13. 13. But we need randomization <ul><li>to be done properly </li></ul><ul><li>to ensure similar numbers in groups </li></ul><ul><li>To combine with stratification - in large trials- to ensure comparability for prognostic factors </li></ul>
  14. 14. Pseudo-randomisation <ul><li>Alternating record number </li></ul><ul><li>Date of birth </li></ul><ul><li>Geographical distribution </li></ul><ul><li>Open list </li></ul>
  15. 15. True randomization <ul><li>Need to separate the person who generates allocation from those who assess eligibility </li></ul><ul><li>Third party schemes </li></ul><ul><ul><ul><li>Telephone randomization service </li></ul></ul></ul><ul><ul><ul><li>Pharmacy randomization </li></ul></ul></ul><ul><ul><ul><li>Web-based service? </li></ul></ul></ul><ul><li>Envelopes </li></ul><ul><ul><ul><li>Sealed envelopes (preferably opaque) </li></ul></ul></ul>
  16. 16. Value of randomization <ul><li>it reduces the risk of serious imbalance in unknown but important factors that could influence the clinical course of the participants. </li></ul>
  17. 17. Types of RCTs <ul><li>RCTs according to whether the investigators and participants know which intervention is being assessed </li></ul><ul><li>Open trials </li></ul><ul><li>Single blind trials </li></ul><ul><li>Double blind trials </li></ul><ul><li>Triple blind trials </li></ul>
  18. 18. <ul><li>RCTs according to how the participants are exposed to the interventions </li></ul><ul><li>Parallel trials </li></ul><ul><li>Crossover trials </li></ul><ul><li>Trials with factorial design </li></ul>
  19. 19. Blinding <ul><li>The best way to protect a trial against is by keeping the people involved in the trial unaware of the identity of the interventions for as long as possible </li></ul>
  20. 20. Blinding <ul><li>Could be single </li></ul><ul><li>Could be double </li></ul><ul><li>Could be triple </li></ul>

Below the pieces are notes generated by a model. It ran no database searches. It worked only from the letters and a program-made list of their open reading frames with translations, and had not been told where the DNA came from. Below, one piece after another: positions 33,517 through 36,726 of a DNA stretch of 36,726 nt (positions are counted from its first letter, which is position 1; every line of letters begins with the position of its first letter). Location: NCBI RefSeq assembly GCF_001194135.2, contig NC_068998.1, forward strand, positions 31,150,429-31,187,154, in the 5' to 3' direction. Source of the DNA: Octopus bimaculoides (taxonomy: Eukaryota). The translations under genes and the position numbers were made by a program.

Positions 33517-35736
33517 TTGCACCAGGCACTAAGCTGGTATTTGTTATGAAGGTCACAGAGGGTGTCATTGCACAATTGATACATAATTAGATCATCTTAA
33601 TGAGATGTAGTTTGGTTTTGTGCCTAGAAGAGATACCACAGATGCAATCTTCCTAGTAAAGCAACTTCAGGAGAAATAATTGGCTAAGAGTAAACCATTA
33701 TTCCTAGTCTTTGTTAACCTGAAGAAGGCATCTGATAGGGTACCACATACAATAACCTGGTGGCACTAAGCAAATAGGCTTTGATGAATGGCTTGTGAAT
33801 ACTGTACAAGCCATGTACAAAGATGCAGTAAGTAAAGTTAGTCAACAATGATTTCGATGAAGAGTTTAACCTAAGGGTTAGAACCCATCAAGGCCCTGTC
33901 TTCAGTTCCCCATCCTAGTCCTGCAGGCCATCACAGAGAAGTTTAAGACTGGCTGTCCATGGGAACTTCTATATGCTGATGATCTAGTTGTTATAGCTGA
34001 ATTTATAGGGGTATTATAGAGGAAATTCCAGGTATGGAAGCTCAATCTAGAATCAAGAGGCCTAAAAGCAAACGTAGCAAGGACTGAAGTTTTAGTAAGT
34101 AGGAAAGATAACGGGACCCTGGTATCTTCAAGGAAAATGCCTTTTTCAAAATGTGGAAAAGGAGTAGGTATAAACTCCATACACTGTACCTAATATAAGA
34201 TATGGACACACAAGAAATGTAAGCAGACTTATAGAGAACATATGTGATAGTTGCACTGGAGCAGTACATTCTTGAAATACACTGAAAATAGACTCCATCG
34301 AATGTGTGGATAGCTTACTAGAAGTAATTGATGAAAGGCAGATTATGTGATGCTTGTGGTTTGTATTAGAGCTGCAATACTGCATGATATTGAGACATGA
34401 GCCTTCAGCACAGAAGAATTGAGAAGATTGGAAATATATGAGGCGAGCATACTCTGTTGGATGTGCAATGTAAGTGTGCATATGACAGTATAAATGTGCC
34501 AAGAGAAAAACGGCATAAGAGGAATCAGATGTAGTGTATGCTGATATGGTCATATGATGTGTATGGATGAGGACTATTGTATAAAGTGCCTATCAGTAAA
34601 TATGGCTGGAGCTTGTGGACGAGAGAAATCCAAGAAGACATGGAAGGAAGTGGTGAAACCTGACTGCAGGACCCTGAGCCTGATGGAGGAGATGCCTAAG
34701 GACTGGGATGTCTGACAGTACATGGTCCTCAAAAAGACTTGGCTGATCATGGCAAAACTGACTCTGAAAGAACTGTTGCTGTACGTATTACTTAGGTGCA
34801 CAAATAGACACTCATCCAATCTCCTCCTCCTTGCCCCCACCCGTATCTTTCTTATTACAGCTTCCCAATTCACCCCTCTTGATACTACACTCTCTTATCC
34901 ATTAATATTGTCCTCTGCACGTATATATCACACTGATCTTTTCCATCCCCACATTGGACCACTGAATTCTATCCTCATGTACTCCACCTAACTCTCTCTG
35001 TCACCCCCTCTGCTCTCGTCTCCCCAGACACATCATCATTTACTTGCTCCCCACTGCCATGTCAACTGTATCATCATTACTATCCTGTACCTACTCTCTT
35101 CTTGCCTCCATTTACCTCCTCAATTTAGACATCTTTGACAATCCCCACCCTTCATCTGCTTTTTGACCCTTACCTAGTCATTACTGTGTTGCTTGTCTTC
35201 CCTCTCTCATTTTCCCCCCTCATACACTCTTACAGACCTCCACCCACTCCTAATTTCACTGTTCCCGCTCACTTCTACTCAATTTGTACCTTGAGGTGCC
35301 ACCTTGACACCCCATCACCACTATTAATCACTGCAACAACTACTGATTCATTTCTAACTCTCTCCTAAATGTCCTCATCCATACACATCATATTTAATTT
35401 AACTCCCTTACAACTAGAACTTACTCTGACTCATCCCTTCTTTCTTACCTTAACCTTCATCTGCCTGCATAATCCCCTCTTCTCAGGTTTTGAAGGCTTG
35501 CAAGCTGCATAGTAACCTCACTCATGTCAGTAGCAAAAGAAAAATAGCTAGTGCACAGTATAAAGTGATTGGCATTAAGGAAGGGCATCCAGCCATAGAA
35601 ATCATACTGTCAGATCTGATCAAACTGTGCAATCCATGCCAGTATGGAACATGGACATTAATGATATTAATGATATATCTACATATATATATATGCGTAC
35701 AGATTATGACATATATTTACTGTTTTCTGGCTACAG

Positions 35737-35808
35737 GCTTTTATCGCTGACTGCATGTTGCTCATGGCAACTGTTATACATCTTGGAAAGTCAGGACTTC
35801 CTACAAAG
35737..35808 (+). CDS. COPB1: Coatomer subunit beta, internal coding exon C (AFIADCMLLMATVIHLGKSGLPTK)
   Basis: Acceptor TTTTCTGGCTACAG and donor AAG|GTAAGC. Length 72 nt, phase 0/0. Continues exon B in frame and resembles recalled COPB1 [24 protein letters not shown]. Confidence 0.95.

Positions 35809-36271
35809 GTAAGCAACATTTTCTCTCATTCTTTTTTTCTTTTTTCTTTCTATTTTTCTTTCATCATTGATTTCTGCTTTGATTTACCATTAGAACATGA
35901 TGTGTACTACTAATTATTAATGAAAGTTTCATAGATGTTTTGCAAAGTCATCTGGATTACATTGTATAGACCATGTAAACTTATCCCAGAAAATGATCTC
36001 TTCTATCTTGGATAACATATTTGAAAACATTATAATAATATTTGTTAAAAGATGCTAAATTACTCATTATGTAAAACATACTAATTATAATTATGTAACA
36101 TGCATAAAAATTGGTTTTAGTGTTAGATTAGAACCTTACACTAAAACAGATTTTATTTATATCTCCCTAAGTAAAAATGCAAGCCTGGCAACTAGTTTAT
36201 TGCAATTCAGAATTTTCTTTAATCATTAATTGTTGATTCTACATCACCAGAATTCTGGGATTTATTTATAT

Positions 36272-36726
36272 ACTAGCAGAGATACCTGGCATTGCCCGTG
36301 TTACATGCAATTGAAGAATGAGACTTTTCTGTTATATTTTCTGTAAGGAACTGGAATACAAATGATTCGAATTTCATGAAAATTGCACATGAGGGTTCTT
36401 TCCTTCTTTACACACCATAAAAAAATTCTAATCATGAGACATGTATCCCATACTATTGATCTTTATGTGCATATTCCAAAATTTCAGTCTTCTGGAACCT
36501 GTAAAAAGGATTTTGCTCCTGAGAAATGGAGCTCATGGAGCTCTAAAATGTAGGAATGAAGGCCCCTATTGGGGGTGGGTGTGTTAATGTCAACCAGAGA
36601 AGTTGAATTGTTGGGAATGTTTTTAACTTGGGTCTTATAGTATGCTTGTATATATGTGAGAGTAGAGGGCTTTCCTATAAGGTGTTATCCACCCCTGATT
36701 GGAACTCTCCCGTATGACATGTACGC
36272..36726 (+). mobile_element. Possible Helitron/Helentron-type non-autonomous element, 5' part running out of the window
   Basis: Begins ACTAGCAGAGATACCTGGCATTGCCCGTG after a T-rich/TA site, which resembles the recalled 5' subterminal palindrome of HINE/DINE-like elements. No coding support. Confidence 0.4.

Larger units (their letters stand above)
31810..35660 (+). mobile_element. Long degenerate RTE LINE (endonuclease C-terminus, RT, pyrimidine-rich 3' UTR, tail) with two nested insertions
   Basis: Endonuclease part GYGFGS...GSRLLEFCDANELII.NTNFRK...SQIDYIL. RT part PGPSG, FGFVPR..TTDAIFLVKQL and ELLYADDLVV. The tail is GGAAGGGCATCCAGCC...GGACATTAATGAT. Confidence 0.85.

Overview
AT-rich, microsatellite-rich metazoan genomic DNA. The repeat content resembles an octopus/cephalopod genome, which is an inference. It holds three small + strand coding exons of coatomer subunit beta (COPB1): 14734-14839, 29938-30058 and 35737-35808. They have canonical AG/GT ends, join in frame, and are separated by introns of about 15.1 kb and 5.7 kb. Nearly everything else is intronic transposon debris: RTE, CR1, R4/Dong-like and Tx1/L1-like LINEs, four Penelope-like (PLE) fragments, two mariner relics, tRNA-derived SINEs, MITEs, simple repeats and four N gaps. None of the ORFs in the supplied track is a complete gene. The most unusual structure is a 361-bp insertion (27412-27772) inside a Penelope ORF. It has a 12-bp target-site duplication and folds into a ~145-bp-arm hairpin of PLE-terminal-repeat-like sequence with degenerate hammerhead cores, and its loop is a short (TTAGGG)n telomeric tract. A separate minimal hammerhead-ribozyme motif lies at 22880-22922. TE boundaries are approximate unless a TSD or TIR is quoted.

21. 21. Blinding is difficult <ul><li>Having placebo in the same shape , formula and taste is very costly, and time consuming. </li></ul><ul><li>The drug side effects e.g. local reaction at the site of injection would partially unblind . </li></ul><ul><li>Impossible if surgical and medical treatments are compared. </li></ul><ul><li>The need for urgent unblinding code in case of serious side effects </li></ul>
  22. 22. Follow up <ul><li>Adherence to the study protocol </li></ul><ul><li>Patients compliance with treatment and follow up </li></ul><ul><li>sufficiently long and complete </li></ul>
  23. 23. Analysis of clinical trials Analysis of clinical trials Intension to treat analysis Per protocol analysis Sub group analysis
  24. 24. Disadvantages of RCTs <ul><li>expensive: time and money; </li></ul><ul><li>volunteer bias; </li></ul><ul><li>ethically problematic at times. </li></ul>
  25. 25. Interim Analysis <ul><li>Done in large multicenter RCTs </li></ul><ul><li>To explore the results after recruiting of half of the participants </li></ul><ul><li>If marked difference is recognized , then trial should be stopped </li></ul><ul><li>Examples: WHI trial </li></ul><ul><li> Breech Trial </li></ul><ul><li> AIDS trial </li></ul>
  26. 26. RCTs <ul><li>The gold standard for therapeutic research </li></ul><ul><li>Basis for Meta-analysis </li></ul><ul><li>Search for it first </li></ul>